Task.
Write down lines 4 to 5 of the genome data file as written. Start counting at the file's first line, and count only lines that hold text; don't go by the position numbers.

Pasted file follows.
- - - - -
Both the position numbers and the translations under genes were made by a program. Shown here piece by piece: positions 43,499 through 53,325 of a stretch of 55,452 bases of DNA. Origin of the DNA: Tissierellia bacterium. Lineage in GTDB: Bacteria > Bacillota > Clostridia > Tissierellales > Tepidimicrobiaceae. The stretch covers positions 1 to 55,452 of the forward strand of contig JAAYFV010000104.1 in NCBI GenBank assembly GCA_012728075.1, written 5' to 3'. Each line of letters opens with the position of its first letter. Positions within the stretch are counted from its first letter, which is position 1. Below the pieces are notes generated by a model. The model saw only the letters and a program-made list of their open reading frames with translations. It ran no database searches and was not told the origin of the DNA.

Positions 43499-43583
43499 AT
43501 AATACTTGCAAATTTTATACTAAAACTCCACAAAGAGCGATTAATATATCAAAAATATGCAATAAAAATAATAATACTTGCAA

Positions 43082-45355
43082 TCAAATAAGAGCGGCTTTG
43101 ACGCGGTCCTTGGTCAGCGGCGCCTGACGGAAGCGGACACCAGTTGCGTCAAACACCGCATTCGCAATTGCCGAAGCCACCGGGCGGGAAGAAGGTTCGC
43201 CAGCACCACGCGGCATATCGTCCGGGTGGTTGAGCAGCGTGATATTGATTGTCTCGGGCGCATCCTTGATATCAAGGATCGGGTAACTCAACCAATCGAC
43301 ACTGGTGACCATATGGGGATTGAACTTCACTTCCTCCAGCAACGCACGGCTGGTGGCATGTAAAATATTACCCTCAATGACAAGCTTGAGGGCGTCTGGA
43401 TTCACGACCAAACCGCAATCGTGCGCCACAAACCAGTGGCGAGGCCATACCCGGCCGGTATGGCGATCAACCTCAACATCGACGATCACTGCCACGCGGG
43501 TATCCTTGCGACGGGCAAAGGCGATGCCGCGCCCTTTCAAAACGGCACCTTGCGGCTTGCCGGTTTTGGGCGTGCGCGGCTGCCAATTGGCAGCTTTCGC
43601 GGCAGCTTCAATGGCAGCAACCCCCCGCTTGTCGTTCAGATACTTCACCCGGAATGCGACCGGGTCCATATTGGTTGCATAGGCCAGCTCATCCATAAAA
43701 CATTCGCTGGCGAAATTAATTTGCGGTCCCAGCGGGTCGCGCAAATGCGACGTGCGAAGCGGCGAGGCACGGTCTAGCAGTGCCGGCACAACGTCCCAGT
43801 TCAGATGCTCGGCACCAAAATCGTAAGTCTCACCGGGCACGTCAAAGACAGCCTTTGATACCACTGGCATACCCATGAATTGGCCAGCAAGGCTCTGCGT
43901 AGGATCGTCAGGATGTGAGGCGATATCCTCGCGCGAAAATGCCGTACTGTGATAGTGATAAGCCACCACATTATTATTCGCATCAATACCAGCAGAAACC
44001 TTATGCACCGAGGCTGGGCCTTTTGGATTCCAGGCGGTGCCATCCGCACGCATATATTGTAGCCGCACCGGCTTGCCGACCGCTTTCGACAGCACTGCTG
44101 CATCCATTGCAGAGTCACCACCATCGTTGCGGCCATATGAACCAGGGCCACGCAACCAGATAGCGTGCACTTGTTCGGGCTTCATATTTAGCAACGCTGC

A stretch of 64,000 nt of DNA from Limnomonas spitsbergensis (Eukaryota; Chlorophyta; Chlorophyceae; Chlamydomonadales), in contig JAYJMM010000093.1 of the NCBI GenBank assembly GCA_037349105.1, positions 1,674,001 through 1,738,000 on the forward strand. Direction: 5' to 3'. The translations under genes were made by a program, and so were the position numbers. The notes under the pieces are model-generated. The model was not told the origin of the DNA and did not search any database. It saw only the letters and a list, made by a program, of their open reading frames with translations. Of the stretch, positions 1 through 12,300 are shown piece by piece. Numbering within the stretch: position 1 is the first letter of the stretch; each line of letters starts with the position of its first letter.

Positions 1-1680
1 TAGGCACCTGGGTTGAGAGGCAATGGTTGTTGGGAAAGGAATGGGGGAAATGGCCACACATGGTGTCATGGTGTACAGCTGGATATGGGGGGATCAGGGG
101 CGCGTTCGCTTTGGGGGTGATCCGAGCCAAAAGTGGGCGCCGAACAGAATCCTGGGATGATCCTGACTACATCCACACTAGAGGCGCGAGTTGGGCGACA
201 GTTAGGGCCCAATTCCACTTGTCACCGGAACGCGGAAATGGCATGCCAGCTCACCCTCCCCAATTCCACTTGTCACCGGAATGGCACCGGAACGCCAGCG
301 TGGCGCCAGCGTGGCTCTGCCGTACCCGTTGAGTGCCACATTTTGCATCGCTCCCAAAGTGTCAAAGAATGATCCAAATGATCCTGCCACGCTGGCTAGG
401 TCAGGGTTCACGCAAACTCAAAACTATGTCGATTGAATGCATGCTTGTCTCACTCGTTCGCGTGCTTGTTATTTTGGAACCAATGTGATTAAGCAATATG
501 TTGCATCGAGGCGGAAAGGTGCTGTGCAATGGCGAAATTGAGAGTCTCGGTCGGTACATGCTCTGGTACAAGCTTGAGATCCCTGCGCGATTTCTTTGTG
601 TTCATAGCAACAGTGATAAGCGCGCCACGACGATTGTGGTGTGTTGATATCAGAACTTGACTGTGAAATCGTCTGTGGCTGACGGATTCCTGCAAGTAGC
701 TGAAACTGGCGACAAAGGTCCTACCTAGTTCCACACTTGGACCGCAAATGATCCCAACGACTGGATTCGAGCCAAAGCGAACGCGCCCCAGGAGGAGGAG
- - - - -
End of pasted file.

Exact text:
43501 AATACTTGCAAATTTTATACTAAAACTCCACAAAGAGCGATTAATATATCAAAAATATGCAATAAAAATAATAATACTTGCAA

Positions 43082-45355